geo wrote:
If there's interest, maybe we can start a discussion.


I searched two local book stores for "25 Fossils" and ended up ordering a copy from amazon (pricy, 34$). I found it interesting that there are so few books dealing directly with skeletal fossils on the store shelves. Paleontology seems not to be a highly popular subject. In thinking on the subject, I realize that paleontology is more often just referenced in the larger scale discussion of evolution rather than through stand alone book volumes. I also realized that I've relied almost exclusively on articles and or documentary films for my information about the fossil discoveries.

I'm there with you in any discussion of the Prothero book.



Sun Oct 23, 2016 8:52 am
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Post Re: The Story of Life in 25 Fossils by Donald R. Prothero
-Hi Taylor, this is good news! I'm almost ready to start reading.

Agreed that this is a pricey book. I bought mine from Abebooks for a little less. I do think the physical book is the way to go because there are a lot of illustrations that wouldn't work well on a Kindle.

You're right that there aren't a lot of paleontology books out there. I'm still looking at Gregory S. Paul's The Princeton Field Guide to Dinosaurs. But Prothero focuses at least some attention on birds and whales, which is ultimately why I selected this one.

Great to have you on board.


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Post Re: The Story of Life in 25 Fossils by Donald R. Prothero
A good guide for this layman is The Complete World of Human Evolution by Stringer & Andrews. This is more of a reference book which provides the most agreed upon timeline of where the different species were and when. I'm going to buy the Prothero book and will up for a discussion as well. Maybe we can get the author of join us?



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Post Re: The Story of Life in 25 Fossils by Donald R. Prothero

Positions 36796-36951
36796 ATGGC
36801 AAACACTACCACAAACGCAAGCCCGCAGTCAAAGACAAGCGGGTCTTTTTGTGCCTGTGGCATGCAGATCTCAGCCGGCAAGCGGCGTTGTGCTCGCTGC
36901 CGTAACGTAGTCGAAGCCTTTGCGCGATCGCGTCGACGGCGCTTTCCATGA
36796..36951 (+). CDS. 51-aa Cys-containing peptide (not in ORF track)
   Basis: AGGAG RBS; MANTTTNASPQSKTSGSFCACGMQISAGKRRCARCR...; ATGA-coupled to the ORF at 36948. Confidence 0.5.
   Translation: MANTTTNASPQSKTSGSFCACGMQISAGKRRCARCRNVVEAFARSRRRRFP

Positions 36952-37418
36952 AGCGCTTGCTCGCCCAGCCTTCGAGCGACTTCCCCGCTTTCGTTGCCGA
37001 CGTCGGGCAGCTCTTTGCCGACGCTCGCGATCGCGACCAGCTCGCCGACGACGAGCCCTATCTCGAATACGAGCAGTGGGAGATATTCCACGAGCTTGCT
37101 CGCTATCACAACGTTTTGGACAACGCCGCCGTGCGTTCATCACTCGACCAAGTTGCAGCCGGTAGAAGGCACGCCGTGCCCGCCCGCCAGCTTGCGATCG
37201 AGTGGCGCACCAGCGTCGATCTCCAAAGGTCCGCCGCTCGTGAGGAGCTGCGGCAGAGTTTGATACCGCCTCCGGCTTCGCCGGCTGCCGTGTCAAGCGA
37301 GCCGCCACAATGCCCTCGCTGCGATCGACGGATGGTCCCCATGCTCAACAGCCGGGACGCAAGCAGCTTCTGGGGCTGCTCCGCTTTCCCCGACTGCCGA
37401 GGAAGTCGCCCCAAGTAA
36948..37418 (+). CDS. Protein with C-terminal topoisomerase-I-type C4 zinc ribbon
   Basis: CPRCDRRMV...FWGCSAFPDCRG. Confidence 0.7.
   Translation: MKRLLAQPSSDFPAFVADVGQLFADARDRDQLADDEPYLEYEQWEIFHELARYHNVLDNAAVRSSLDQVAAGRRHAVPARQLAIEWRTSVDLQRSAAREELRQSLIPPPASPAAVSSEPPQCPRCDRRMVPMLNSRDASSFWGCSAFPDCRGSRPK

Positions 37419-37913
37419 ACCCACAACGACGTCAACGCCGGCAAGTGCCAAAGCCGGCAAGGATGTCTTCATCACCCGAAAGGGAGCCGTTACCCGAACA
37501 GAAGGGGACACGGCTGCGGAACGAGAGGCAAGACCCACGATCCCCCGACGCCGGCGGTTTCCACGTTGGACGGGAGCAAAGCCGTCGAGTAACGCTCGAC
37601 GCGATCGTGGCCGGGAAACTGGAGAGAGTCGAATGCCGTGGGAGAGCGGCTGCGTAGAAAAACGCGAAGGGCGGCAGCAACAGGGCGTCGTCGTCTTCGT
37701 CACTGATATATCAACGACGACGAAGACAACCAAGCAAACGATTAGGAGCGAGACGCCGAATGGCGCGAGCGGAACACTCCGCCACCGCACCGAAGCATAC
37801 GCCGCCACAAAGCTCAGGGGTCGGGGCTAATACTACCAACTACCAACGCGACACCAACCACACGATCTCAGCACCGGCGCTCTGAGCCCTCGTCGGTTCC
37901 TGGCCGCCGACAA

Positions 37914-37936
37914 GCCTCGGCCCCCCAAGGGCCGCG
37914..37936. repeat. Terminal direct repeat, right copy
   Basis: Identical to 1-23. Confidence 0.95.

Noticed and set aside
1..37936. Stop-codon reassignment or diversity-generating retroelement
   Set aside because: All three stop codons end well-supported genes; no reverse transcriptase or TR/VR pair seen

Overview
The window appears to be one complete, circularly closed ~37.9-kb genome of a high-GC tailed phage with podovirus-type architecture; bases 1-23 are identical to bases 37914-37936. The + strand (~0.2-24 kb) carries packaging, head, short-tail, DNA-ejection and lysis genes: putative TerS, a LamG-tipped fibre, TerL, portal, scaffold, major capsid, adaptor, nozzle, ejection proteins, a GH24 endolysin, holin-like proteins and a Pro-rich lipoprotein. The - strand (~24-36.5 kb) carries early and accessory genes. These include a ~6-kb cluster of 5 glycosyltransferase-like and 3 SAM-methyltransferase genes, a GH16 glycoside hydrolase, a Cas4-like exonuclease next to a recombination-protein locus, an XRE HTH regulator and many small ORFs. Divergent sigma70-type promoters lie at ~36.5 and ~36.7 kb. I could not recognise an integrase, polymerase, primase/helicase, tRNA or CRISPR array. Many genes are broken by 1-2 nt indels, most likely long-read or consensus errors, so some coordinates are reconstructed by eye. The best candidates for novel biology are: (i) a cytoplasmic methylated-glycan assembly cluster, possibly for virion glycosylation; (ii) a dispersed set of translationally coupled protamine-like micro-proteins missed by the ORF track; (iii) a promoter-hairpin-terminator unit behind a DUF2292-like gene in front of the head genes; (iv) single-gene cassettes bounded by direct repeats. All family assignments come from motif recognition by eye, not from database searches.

Thanks, djkirk. Welcome board!

The Complete World of Human Evolution sounds like a great book too. The story of human evolution is changing fast. I think there are two recent discoveries of hominids since the last revision of this book.

I'm hesitant to ask for author participation at this point. Let's see if we actually get a good discussion going first. Some books are great to read, but there's not much to discuss. I don't know that Prospero's book is the type that will lead to discussion or not. That's my opinion anyway. Taylor, what do you think?


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Post Re: The Story of Life in 25 Fossils by Donald R. Prothero
djkirk wrote:
Another good one, Donald, is The First Signs: Unlocking the Mysteries of the World's Oldest Symbols by Genevieve Von Petzinger. https://www.amazon.com/First-Signs-Unlo ... st+symbols


djkirk wrote:
Yes, a good account of cave symbols, where they are at, and how often they occur. I was surprised that over a 30 thousand year period 32 of these symbols re-occur over and over.


Palaeolithic cave art is something else indeed, the art and associated symbols its been proposed come from the development of some unknown form of spoken language. Its interesting to think of how early homo sapiens communicated 'follow me' or 'look at this'. The art what's left to us as evidence for the rise of a theory of mind, The early recognition that we are social beings. George Zarkadakis writes about palaeolithic cave art and carvings in his book 'In Our Own Image' 'Savior or Destroyer? The History and Future of Artificial Intelligence'

djkirk wrote:
Maybe we can get the author of join us?
.